Against the backdrop of the culture wars and before the rise of the internet or desktop publishing, the zine and music culture of the Riot Grrrl movement empowered young women across the country to speak out against sexism and oppression, creating a powerful new force of liberation and unity within and outside of the women’s movement. While feminist bands like Bikini Kill and Bratmobile fought for their place in a male-dominated punk scene, their members and fans developed an extensive DIY network of activism and support.

This is about making new meanings of what it is to be cool,” Tobi Vail writes in Bikini Kill. “Embrace subjectivity as the only reality there is.

Becca Albee the author of this page, who (like many riot grrrls) identified with a fifties girl-gang trope repurposed for feminist vigilantism.
Image credit – The Paris Review

The zines and their ephemera, photographed from the personal collections of original zine writers and movement members, have a charisma you must hold the book to understand. I found it impossible to simply flip through the book. Your eye catches a catch of a bombshell holding a gun, or a lightning bolt from the heart phrase in Courier font, and you’re drawn in. The strange articles and missives read like lyric poetry, exploring what feminism and friendship and sexuality and citizenship and music and art and family and identity mean.

By focusing on a relatively short era with a limited number of participants. The Riot Grrrl Collection runs the risk of being nostalgic. If Darms had commissioned a number of essays to surround the preserved zines and attempt to bring them into a 21st century context, this would be a much different book—interesting to some, but more convoluted and less accessible. Resisting the temptation to explain what Riot Grrrl was and trusting the material to speak for itself allows for a greater range of interpretation by the reader.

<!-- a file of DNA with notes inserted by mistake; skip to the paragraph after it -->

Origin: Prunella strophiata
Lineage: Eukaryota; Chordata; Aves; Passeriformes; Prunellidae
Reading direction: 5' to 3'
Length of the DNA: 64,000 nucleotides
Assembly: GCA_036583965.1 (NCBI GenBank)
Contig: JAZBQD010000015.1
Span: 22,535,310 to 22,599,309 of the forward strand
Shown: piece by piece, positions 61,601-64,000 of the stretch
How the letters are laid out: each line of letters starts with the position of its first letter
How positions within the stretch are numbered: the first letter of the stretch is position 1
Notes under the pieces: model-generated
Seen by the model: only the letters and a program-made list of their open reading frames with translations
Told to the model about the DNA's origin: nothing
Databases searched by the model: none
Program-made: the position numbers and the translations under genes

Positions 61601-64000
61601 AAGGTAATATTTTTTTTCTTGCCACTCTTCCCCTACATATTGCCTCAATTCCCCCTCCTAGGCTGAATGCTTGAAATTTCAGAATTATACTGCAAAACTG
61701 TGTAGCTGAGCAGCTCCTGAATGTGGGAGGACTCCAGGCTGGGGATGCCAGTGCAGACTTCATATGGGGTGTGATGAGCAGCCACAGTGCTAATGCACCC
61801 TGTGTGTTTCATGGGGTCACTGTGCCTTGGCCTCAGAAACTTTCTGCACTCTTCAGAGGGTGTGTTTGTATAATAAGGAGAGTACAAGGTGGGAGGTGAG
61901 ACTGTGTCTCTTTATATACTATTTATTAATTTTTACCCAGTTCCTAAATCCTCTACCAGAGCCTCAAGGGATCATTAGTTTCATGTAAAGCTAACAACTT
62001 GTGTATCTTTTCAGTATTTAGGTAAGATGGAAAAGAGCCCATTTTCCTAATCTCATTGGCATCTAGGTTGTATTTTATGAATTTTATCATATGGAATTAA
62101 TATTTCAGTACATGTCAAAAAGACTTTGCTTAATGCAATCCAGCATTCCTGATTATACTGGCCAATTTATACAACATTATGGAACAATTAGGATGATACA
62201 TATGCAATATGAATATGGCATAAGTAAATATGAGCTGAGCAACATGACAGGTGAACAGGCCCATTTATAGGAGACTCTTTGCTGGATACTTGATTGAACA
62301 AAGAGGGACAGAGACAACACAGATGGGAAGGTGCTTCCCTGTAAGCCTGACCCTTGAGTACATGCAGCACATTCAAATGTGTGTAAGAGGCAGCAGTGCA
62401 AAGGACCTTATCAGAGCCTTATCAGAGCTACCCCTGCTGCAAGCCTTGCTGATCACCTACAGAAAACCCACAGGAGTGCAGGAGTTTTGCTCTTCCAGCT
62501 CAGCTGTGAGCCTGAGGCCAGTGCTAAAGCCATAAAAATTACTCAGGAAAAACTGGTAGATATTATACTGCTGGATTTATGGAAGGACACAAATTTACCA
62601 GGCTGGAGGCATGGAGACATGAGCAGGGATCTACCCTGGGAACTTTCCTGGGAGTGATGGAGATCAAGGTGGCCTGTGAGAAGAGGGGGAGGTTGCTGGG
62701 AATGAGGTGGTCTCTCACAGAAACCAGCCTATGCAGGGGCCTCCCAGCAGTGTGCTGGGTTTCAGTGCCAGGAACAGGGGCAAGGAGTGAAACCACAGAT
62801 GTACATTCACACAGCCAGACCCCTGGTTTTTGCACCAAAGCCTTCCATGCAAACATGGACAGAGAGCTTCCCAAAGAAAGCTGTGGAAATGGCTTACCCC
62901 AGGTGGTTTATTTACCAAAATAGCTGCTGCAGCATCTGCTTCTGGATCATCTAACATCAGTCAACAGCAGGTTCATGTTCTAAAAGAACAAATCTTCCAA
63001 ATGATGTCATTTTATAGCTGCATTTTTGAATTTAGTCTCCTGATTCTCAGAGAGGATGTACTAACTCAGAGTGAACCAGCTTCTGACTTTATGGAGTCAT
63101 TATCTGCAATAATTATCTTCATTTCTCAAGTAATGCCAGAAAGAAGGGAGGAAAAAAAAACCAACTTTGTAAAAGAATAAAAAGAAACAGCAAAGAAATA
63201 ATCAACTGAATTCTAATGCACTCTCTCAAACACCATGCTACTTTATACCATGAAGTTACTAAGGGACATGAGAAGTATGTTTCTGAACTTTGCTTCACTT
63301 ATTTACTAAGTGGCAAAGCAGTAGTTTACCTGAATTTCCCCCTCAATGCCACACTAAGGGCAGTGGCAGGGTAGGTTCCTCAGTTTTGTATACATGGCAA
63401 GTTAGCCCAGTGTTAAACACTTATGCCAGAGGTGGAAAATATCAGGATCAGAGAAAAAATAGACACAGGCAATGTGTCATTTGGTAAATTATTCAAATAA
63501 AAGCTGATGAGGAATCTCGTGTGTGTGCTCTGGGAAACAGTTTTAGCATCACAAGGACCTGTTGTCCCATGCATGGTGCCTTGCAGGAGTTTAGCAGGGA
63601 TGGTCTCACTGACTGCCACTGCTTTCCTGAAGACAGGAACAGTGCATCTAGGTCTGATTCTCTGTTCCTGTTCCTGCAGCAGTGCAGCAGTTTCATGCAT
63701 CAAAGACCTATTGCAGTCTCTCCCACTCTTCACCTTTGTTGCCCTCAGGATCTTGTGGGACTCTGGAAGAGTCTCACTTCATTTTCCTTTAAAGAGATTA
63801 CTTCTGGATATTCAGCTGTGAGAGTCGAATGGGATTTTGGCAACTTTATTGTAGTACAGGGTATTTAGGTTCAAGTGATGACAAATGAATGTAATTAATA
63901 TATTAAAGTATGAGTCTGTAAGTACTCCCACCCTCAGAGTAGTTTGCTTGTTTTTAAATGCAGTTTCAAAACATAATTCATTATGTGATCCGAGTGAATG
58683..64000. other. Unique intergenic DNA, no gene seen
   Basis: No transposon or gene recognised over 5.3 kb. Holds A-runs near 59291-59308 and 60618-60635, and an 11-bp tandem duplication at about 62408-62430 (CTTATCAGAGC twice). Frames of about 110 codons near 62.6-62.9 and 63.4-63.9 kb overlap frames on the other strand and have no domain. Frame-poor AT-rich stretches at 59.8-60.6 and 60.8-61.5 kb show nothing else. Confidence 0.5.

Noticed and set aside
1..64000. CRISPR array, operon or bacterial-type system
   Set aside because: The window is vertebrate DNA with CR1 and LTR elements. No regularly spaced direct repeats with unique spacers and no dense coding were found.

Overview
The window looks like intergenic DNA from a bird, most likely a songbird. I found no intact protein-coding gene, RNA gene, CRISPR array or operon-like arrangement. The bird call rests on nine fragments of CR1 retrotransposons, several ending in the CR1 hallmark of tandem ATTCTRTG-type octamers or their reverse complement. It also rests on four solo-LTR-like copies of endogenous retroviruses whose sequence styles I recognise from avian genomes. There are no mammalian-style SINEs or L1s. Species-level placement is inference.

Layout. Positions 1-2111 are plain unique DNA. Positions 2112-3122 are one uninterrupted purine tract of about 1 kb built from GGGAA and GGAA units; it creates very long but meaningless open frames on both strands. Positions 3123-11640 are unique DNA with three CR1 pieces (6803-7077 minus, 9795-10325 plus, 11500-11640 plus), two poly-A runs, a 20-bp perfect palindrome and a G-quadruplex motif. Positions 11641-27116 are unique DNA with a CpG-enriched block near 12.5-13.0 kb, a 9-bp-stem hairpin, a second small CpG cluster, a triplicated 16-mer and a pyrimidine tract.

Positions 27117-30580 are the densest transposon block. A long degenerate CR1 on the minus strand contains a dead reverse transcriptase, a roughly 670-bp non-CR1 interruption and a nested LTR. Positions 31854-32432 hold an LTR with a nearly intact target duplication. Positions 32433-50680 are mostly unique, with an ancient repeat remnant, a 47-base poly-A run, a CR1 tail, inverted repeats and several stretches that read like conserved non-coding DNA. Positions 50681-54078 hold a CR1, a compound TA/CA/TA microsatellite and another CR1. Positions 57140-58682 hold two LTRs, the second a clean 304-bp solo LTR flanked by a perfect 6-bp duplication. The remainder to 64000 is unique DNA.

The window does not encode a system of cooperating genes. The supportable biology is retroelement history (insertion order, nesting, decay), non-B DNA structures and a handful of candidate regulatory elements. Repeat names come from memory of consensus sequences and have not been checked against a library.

Forget Andy Warhol and everyone being famous for 15 minutes. Because of riot grrrl we have new, exciting political movements every 15 minutes.” –Vaginal Davis, performance artist

The Riot Grrrl Collection is exactly the book I wish had been in my hands when I left for college. The frustration, defiance, and humour are universal, and the reminder to defy sexism hasn’t aged a day. There’s something about telling the patriarchy to fuck off in Sharpie that just feels more fun and subversive than a Binders Full of Women Tumblr. The precious photocopied art inspires you to be more creative, to be more dangerous.The book may have come to me in my early twenties, but not too late to rattle my heart and become my new go-to gift for every grrrl I know.

Also Read: Joanna Thangiah’s Fat Positive, Sex Positive, Queer Allied, Brown Girl Art Is All The Inspiration We Need

Featured Image Credit: MQLTV

Author’s note: I mourn missing out on a movement with the slogan “Encouragement in the face of insecurity.” I wanted to find my own way to be a part of it, somehow again, with different tools but all the bravery, honesty, and heart. To resist apologising for telling a story, for accepting ugliness and beauty on my own terms. To be a better version of whatever complicated woman I decide to be.